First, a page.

Radar | Aug 03,2019
The Addis Abeba Transport Bureau steps up its exertions to bring the capital's ride-hailing fleets under oversight three years after a failed attempt by municipal authorities.
Dawit Yeshitla, head of the Bureau, disclosed vehicles with commercial license plates would not be excluded from providing ride-hailing services.
“But their operations will be monitored," he told Fortune.
The City Administration issued an ordinance in 2019, banning vehicles with commercial license plates (Code-3) from providing ride-hailing services, limiting it to transport cars with Code-1 plates. It imposed on ride-hailing companies to obtain licenses from the Transport Bureau before starting operations. However, it was suspended a month after the announcement, relenting to push back from ride-hailing companies and their users.
Thus far, no entity has been mandated to regulate the application-based taxi-hailing industry due to the lack of a legal framework. This began to change this year after the City Council legislated a proclamation granting the Transport Bureau the mandate. The Council passed the law during a rapid expansion in the ride-hailing business. The number of platforms has doubled to nearly 40 over the past two years. The Bureau has begun registering the companies.
“The intention is to identify those operating illegally,” Dawit told Fortune. “After gathering information, we'll formalise the industry."
The Transport Bureau thus far registered 17 ride-hailing companies, and officials say the Bureau does not recognise most companies in the business.
The former Addis Abeba Driver Vehicle Permit & Control Authority has been put under the Bureau following the restructuring of public offices under the administration of Mayor Adanech Abiebie. The reshuffling shrank the number of bureaus and offices down to 45 from 71. The city's Transport Bureau employs over 1,000 people.
Industry insiders agree that there is a need to establish a legal framework to supervise and regulate taxi-hailing services. There is cut-throat competition in the industry, according to Habtamu Tadesse, chief executive officer of ZayTech IT Solutions Plc, which operates ZayRide.
The industry pioneer, launched in 2016, emulating the global ride-hailing giant Uber, works with 7,000 drivers. Samrawit Fikru, who co-founded Ride as a subsidiary of Hybrid Designs Plc, followed suit. Ride began services in March 2017 with a capital of 40,000 Br. Samrawit inaugurated last week Ride's overseas operation in Djibouti.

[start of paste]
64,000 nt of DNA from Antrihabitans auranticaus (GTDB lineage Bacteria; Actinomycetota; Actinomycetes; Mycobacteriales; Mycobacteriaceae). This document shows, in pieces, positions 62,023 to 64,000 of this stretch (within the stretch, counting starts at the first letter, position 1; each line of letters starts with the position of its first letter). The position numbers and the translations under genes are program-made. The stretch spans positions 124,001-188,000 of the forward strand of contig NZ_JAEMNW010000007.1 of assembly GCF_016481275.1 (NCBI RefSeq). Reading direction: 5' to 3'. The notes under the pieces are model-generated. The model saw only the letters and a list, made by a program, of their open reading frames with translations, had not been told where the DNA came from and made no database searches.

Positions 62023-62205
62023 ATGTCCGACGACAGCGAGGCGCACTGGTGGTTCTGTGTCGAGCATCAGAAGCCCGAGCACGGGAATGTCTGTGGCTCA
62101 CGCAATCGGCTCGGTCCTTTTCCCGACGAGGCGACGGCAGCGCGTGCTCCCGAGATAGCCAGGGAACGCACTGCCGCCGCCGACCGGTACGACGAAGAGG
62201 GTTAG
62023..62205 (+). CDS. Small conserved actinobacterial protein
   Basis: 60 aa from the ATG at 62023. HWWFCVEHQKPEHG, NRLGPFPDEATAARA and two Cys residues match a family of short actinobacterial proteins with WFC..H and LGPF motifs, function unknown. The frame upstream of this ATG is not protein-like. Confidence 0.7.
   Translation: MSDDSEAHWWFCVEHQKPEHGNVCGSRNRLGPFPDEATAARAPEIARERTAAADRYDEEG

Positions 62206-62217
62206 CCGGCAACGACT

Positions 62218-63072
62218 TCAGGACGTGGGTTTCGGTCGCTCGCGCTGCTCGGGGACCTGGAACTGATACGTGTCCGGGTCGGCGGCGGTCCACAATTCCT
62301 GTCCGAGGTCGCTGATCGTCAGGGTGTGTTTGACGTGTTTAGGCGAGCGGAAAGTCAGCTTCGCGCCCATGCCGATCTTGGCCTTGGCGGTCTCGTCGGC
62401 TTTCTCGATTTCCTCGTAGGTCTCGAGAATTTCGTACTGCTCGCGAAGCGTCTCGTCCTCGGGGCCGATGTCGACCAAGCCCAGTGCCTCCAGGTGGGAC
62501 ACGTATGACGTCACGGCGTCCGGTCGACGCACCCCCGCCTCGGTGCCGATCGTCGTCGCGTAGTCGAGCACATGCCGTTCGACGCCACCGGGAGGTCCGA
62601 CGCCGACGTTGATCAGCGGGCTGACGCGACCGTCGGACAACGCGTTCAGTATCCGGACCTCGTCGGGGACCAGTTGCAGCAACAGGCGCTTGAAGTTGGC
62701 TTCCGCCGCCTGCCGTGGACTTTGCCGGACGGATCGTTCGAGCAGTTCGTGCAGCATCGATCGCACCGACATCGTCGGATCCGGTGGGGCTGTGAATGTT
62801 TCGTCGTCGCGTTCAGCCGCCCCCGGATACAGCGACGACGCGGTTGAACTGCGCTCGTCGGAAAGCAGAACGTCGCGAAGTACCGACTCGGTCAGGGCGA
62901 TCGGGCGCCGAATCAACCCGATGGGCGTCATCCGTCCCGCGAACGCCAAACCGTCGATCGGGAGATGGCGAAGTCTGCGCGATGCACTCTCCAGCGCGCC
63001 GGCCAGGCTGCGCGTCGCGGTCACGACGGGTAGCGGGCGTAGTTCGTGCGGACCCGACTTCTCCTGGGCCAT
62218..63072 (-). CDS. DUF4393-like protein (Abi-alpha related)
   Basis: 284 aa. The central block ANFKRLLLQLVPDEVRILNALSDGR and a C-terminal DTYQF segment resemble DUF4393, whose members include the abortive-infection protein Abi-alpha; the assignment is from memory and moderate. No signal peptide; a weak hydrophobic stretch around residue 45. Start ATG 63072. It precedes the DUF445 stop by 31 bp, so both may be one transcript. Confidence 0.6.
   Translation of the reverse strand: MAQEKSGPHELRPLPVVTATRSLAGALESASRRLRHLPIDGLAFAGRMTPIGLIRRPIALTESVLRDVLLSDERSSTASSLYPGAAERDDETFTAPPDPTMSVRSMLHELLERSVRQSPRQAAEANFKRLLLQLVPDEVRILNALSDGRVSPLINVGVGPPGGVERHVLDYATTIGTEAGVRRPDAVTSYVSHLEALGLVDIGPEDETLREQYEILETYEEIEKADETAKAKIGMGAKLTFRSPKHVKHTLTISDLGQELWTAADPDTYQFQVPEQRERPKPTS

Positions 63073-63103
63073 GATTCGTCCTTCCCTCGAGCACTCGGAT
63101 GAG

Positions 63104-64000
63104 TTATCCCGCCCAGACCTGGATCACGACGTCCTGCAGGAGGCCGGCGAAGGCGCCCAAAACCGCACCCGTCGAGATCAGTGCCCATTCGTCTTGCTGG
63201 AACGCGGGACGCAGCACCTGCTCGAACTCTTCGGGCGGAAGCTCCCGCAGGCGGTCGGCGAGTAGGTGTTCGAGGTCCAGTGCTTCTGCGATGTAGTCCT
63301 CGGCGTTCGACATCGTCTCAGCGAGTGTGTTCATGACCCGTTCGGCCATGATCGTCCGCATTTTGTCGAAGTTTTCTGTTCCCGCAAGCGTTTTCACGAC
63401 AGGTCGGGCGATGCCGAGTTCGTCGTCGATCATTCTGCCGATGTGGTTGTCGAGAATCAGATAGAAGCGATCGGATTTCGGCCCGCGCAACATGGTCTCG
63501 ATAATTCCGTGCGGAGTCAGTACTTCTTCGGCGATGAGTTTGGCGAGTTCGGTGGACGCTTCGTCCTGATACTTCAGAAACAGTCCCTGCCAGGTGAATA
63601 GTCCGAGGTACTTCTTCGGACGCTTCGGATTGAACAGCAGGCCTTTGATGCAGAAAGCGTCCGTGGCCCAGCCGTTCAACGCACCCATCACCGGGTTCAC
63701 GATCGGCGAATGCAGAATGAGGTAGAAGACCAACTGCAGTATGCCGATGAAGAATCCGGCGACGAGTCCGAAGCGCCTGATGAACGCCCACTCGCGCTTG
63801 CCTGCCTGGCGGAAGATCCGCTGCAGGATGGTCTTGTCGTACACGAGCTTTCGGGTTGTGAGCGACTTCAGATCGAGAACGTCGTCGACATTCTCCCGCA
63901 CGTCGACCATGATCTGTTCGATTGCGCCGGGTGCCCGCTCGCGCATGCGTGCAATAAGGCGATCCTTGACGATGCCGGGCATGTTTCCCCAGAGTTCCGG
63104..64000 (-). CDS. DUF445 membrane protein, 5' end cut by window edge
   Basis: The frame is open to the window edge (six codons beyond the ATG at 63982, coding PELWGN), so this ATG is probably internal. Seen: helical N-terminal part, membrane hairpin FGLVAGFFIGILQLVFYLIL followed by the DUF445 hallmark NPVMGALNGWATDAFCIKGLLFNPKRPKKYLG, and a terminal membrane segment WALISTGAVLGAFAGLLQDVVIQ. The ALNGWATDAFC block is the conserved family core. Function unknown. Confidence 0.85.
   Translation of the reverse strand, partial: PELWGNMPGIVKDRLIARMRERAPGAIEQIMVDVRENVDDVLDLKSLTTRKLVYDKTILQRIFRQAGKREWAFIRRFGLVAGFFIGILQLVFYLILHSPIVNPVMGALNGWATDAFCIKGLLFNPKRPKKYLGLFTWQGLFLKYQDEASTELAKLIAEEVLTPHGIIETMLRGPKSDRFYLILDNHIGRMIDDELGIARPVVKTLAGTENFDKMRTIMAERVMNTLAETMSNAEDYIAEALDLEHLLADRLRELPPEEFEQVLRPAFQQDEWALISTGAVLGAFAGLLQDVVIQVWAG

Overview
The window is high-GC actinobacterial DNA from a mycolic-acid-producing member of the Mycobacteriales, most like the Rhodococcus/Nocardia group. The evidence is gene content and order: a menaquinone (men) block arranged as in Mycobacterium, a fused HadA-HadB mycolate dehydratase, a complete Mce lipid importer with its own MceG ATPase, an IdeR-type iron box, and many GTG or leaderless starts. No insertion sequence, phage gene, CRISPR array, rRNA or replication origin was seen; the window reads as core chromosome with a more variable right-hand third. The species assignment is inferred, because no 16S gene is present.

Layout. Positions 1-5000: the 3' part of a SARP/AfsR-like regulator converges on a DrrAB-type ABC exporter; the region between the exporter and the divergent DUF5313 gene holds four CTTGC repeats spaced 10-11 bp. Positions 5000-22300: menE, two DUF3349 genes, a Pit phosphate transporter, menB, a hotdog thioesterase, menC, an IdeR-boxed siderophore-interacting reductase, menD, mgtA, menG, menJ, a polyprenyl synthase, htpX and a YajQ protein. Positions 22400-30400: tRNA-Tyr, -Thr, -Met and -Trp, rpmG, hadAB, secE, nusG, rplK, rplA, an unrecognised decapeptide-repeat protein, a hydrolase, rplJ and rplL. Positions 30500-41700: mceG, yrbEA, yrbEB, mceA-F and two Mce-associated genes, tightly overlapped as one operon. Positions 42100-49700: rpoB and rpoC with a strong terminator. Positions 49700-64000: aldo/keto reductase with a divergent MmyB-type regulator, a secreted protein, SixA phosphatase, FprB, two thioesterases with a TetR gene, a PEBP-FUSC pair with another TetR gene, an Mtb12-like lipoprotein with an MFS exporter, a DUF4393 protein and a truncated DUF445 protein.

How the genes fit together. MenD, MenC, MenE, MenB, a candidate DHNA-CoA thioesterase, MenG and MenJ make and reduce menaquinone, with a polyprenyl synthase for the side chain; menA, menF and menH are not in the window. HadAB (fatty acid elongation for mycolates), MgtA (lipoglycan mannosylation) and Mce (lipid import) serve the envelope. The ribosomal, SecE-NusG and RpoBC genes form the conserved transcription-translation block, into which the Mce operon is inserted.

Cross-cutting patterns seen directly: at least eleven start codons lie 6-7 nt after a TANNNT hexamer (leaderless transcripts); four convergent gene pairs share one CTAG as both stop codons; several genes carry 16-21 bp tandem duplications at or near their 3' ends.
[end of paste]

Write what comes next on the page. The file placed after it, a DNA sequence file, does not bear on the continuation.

“Most companies don't have standards when registering drivers and their vehicles,” said Habtamu. “Those who charge low commission fees are disrupting the industry."
Offering gifts, raffles, awarding miles to users, and cutting commission rates drivers pay are some marketing strategies deployed to win over users.
Incorporated in February 2020, Feres has emerged as one of the industry's top players, mainly due to attractive loyalty programmes and bonuses. The company offered its "All-In-One Feres Miles" package for the first two months of operation. The scheme offers bonuses upon downloading the application and booking three rides and gifts based on usage. The gimmick paid off.
Feres rose to challenge Ride's market hegemony, partly due to the comparatively lower commission fees (eight percent from each ride) it charged drivers, a rate four percent lower than Ride's. Users find Feres' app user-friendly, and drivers value its management's responsiveness.
Feres' Chief Operations Officer (COO), Abebe Mulu, insists his company is engaged in healthy competition.
The arrival of Feres spurred an industry rush, with startups looking to give pioneers a run for their money. In the past year alone, close to 20 companies joined the fray, eyeing a piece of the growing ride-hailing pie. Wez, Kenya-based Little Cab, and Sunshine Investment Group's SunPick, are among them.
“The market is far from saturation,” said Abebe. “There's room for more companies.”
Engida Tadie, a lecturer of urban planning and transportation management at Kotebe Metropolitan University, says new entrants can easily take up significant market share by cutting commission.
“But, unless the approach is complemented by quality service, the dominance won't last long,” said Engida.
Industry insiders contend that providers should meet standards to join the business.
Mubarek Musa is one of the founders of Ze-Lucy Meter Taxi, an operator with a fleet of green-and-yellow cabs. He argues that as drivers operate under several ride-hailing to survive in the face of competition, the companies should have to offer new features and services to gain an edge in the market.
“Requirements and standards are necessary to create an even operating environment,” said Mubarek.
Ze-Lucy joined the market three years ago with 751 metre taxis acquired from Yangfan Motors Plc, a local subsidiary of the Chinese Lifan Motors company. It resulted from an initiative by the former Federal Transport Authority to provide duty-free privileges for importing vehicles to replace old blue-and-white taxis in the capital organised under associations.
PUBLISHED ON Jul 02,2022 [ VOL 23 , NO 1157]
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